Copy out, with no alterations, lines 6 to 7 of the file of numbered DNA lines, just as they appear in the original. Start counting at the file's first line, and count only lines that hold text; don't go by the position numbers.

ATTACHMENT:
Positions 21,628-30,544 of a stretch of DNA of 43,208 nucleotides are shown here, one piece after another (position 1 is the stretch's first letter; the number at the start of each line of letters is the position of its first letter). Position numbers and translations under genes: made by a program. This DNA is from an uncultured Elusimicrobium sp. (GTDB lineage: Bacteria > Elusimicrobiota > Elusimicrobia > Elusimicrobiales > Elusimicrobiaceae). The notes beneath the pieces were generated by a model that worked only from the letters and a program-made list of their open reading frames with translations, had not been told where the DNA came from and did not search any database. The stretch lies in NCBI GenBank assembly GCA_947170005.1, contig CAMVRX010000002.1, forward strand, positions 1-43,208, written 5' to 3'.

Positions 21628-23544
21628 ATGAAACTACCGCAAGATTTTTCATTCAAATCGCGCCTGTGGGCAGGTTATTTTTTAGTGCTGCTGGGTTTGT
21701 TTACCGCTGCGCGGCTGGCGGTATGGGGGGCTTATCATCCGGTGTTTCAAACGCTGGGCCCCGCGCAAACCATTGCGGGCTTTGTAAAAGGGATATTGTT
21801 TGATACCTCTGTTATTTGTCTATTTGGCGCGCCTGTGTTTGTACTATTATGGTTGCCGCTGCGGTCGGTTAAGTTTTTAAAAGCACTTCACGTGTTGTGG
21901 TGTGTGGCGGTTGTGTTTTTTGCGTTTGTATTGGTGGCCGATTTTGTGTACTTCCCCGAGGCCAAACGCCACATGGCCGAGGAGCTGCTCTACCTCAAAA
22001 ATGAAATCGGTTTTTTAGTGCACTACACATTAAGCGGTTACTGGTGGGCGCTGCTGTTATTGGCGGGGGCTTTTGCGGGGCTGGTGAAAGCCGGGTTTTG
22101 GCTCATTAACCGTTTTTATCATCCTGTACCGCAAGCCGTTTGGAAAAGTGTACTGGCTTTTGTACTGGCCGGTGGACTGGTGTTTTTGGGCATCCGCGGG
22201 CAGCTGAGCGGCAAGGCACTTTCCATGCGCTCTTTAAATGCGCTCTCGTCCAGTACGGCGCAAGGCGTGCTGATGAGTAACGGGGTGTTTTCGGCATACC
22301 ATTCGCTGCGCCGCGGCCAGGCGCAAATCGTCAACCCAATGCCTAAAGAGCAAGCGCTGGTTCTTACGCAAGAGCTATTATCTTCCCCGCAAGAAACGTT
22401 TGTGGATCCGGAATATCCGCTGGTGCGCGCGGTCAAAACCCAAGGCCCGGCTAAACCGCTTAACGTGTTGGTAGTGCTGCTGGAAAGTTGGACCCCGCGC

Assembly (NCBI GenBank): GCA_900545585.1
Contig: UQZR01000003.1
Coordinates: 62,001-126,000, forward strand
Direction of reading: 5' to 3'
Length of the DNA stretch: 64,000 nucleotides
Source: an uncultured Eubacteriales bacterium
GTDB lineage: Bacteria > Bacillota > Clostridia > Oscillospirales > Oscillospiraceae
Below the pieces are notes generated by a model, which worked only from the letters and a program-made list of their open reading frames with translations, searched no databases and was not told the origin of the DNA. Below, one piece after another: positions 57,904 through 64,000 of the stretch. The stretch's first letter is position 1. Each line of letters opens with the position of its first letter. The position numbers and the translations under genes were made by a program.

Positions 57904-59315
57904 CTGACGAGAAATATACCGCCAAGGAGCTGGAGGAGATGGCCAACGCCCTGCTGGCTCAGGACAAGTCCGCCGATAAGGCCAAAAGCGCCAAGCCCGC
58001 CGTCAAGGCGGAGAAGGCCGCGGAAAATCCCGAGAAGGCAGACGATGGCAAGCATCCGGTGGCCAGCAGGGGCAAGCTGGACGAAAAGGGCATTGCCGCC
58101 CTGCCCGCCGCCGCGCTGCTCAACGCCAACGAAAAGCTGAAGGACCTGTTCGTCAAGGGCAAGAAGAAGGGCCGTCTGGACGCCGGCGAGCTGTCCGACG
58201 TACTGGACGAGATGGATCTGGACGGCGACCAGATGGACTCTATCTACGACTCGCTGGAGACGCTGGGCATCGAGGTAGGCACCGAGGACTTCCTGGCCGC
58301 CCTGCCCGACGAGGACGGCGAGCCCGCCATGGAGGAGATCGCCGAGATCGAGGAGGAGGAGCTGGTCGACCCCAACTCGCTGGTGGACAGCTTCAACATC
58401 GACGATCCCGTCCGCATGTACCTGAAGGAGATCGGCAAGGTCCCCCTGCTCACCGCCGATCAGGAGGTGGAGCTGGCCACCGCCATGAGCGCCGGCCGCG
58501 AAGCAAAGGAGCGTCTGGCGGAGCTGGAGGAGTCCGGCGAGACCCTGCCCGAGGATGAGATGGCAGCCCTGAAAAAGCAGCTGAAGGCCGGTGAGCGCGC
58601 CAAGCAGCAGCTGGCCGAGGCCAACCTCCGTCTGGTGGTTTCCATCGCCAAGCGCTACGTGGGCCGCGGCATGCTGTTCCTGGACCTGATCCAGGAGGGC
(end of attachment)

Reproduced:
21901 TGTGTGGCGGTTGTGTTTTTTGCGTTTGTATTGGTGGCCGATTTTGTGTACTTCCCCGAGGCCAAACGCCACATGGCCGAGGAGCTGCTCTACCTCAAAA
22001 ATGAAATCGGTTTTTTAGTGCACTACACATTAAGCGGTTACTGGTGGGCGCTGCTGTTATTGGCGGGGGCTTTTGCGGGGCTGGTGAAAGCCGGGTTTTG